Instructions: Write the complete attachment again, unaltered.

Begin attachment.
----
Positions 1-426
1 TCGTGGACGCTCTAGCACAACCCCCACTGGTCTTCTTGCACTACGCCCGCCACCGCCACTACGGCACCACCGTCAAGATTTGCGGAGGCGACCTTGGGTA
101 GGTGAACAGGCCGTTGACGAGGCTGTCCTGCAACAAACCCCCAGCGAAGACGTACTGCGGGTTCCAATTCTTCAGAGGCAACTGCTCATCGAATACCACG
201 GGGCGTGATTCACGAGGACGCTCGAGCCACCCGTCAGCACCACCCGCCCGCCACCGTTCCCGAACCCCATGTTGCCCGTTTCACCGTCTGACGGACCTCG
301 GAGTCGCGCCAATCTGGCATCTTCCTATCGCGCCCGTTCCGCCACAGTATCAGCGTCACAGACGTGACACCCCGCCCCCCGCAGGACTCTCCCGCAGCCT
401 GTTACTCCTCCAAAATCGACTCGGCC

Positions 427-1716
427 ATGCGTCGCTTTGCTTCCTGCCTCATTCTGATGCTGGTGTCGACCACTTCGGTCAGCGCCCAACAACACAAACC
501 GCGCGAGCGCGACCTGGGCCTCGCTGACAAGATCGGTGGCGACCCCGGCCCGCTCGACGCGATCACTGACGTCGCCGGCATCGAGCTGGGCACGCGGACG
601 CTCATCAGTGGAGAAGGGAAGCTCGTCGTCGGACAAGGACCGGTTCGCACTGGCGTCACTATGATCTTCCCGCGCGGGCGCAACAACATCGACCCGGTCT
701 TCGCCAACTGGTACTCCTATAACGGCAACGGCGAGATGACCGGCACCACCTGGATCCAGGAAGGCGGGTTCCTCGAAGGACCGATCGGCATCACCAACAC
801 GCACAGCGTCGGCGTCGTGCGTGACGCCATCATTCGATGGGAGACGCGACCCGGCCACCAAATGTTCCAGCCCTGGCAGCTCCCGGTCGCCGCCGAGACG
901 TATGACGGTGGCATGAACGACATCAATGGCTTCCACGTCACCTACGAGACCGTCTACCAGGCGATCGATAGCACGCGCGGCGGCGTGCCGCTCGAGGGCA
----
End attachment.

Positions 1-426
1 TCGTGGACGCTCTAGCACAACCCCCACTGGTCTTCTTGCACTACGCCCGCCACCGCCACTACGGCACCACCGTCAAGATTTGCGGAGGCGACCTTGGGTA
101 GGTGAACAGGCCGTTGACGAGGCTGTCCTGCAACAAACCCCCAGCGAAGACGTACTGCGGGTTCCAATTCTTCAGAGGCAACTGCTCATCGAATACCACG
201 GGGCGTGATTCACGAGGACGCTCGAGCCACCCGTCAGCACCACCCGCCCGCCACCGTTCCCGAACCCCATGTTGCCCGTTTCACCGTCTGACGGACCTCG
301 GAGTCGCGCCAATCTGGCATCTTCCTATCGCGCCCGTTCCGCCACAGTATCAGCGTCACAGACGTGACACCCCGCCCCCCGCAGGACTCTCCCGCAGCCT
401 GTTACTCCTCCAAAATCGACTCGGCC

Positions 427-1716
427 ATGCGTCGCTTTGCTTCCTGCCTCATTCTGATGCTGGTGTCGACCACTTCGGTCAGCGCCCAACAACACAAACC
501 GCGCGAGCGCGACCTGGGCCTCGCTGACAAGATCGGTGGCGACCCCGGCCCGCTCGACGCGATCACTGACGTCGCCGGCATCGAGCTGGGCACGCGGACG
601 CTCATCAGTGGAGAAGGGAAGCTCGTCGTCGGACAAGGACCGGTTCGCACTGGCGTCACTATGATCTTCCCGCGCGGGCGCAACAACATCGACCCGGTCT
701 TCGCCAACTGGTACTCCTATAACGGCAACGGCGAGATGACCGGCACCACCTGGATCCAGGAAGGCGGGTTCCTCGAAGGACCGATCGGCATCACCAACAC
801 GCACAGCGTCGGCGTCGTGCGTGACGCCATCATTCGATGGGAGACGCGACCCGGCCACCAAATGTTCCAGCCCTGGCAGCTCCCGGTCGCCGCCGAGACG
901 TATGACGGTGGCATGAACGACATCAATGGCTTCCACGTCACCTACGAGACCGTCTACCAGGCGATCGATAGCACGCGCGGCGGCGTGCCGCTCGAGGGCA